The Future of Higher Learning?

By Jennifer Gervès-Keen

Jeffrey Simpson’s editorial in the Globe and Mail (October 21, 2011) highlights some of my recent thoughts around the current lack of focus in higher education, and the impact it has on young people looking to develop career-worthy knowledge and skills. We are currently experiencing a noticeable shift in attitudes towards learning in regards to career potential, as our very definition of a career is also changing. There have been incredible tools and delivery methods developed through new technologies, but we are simultaneously experiencing a lack of trust in our higher learning institutions. University degree programs are being questioned for their cost, their inaccessibility and, for some, their lack of relevance to future careers. Learning for learning’s sake is a truly wonderful thing, but can people still afford to continue investing in something which may give them little or no return?

Development within organizations, for maximum impact, should be employee initiated and driven, but how does an organization justify investing in an individual who may leave within a few months of completing his or her training? We have somehow moved to a business model where even entry-level positions now require a degree; where does that leave the other 75 per cent of our population?

One of the most effective ways to learn and be engaged as an adult learner is through work experience. Part of the solution to the higher-learning dilemma may be through developing more partnerships between the various community and professional organizations who are working to engage individuals in successful careers (usually working with potential employers) with post-secondary institutions that bring solid credentials and recognition to these largely community-based programs. These types of partnerships could also give individuals access to education and learning that might not be possible when presented in more traditional formats.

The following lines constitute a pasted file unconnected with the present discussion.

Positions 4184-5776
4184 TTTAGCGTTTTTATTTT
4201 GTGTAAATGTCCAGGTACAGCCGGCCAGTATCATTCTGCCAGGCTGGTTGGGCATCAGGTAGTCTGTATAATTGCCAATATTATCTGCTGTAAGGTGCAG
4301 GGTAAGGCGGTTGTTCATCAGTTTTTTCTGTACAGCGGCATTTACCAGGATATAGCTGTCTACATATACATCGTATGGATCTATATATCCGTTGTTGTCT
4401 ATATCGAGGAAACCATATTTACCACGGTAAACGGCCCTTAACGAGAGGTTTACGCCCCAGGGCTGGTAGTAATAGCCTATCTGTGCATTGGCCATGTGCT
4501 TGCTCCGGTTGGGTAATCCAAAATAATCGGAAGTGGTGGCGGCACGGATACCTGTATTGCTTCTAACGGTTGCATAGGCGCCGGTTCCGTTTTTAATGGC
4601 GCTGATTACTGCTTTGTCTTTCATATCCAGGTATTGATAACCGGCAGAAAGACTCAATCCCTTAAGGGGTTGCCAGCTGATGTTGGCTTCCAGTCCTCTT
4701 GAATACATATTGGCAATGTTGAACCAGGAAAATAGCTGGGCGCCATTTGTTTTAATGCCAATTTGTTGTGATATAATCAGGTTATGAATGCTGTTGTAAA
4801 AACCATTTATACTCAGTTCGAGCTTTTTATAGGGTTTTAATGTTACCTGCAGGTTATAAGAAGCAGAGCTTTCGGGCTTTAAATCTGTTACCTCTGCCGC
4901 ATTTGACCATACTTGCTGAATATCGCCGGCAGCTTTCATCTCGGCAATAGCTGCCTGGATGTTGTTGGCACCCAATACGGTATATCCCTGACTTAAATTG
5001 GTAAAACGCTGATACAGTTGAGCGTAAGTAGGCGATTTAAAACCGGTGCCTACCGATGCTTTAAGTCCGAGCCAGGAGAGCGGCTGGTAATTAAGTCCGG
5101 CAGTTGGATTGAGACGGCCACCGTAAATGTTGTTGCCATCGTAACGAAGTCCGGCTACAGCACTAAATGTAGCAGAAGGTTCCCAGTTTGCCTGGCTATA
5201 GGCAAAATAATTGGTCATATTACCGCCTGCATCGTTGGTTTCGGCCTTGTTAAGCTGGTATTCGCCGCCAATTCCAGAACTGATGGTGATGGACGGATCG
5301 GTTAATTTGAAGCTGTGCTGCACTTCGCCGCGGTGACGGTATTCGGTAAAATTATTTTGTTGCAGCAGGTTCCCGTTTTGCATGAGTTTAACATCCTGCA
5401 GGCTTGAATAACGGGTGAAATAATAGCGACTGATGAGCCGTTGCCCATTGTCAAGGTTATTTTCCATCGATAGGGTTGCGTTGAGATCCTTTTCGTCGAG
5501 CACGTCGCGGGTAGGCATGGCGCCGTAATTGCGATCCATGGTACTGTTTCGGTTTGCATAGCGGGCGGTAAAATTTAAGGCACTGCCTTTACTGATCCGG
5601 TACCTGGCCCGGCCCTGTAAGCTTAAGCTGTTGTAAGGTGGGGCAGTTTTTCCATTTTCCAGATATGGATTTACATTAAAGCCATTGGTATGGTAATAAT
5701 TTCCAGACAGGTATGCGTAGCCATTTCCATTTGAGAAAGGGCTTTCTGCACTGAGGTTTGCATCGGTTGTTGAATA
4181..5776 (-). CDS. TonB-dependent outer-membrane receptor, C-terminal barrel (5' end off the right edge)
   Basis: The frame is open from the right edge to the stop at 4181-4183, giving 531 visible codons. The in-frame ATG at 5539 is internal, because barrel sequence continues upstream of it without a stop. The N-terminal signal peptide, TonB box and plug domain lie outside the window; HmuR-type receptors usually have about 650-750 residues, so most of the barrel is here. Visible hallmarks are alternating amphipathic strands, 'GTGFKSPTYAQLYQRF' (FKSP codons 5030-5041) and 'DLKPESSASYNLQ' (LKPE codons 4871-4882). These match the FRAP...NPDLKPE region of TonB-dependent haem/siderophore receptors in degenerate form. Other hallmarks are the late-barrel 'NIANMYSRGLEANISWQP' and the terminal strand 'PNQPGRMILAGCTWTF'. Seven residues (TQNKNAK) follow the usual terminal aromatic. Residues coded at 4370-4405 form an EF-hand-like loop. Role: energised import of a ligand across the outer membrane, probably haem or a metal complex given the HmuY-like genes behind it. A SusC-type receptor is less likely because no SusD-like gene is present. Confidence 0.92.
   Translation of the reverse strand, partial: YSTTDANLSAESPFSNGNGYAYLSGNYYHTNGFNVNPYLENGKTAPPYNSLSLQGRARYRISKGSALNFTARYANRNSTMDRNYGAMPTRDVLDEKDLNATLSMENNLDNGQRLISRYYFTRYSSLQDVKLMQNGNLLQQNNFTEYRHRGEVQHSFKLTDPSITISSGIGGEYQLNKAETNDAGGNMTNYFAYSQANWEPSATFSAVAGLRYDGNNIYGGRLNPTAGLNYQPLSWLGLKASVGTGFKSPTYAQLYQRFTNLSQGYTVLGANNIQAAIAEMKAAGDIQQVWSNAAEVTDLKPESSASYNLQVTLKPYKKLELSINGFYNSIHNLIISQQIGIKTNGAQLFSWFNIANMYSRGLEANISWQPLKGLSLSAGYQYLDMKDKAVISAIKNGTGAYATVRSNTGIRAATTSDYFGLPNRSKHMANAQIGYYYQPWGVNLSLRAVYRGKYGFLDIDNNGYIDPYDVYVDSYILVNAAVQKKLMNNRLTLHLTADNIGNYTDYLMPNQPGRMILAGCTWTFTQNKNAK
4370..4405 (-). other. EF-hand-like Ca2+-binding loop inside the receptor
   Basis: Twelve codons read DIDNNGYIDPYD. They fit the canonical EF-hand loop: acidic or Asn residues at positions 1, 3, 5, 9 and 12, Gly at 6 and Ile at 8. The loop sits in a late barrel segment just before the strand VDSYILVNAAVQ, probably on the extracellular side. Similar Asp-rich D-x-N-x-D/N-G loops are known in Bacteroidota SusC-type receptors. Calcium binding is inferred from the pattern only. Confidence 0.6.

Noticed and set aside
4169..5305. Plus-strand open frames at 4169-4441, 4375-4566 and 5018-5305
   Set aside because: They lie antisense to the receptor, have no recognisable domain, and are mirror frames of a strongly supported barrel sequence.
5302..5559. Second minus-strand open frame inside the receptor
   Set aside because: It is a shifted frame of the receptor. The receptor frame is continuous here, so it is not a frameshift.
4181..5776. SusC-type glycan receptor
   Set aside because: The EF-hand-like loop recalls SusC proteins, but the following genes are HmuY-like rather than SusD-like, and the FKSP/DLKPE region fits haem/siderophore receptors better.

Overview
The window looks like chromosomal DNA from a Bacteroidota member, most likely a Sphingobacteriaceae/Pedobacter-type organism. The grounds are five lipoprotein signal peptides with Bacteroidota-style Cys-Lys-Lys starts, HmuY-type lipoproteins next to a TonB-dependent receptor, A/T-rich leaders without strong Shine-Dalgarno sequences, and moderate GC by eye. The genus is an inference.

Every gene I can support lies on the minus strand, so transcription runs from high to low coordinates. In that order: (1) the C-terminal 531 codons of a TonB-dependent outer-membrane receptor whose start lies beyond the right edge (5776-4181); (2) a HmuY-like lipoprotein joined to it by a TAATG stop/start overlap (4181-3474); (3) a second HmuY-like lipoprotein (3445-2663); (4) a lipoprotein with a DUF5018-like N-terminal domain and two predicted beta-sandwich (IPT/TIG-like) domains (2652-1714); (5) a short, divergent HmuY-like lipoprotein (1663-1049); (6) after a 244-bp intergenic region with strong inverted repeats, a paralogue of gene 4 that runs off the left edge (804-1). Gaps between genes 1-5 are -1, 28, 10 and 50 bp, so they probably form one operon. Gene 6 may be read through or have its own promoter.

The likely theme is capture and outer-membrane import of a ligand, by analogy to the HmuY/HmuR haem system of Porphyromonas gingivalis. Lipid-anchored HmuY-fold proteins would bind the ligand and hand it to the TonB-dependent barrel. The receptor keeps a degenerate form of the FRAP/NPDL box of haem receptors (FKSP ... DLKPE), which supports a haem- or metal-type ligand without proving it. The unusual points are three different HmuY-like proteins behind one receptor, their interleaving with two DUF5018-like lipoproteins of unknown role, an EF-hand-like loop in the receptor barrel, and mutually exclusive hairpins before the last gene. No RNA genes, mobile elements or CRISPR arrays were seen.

Accessible and effective learning and development is the cornerstone of civilization as we know it. In order to maintain a growth economy and a certain standard of living, we need to start paying attention to the future of learning…and the flexibility and openness that it needs to represent.

Jennifer Gervès-Keen, M.A. is a talented facilitation and training specialist and professional coach with over 15 years experience. Through a variety of delivery methods (meeting facilitation, workshops and coaching), Jennifer is highly successful in resolving workplace issues, and helping organizations, teams and individuals become more effective. She can be contacted at jennifer@jgkonline.com, www.jgkonline.com, or 604-802-8268.

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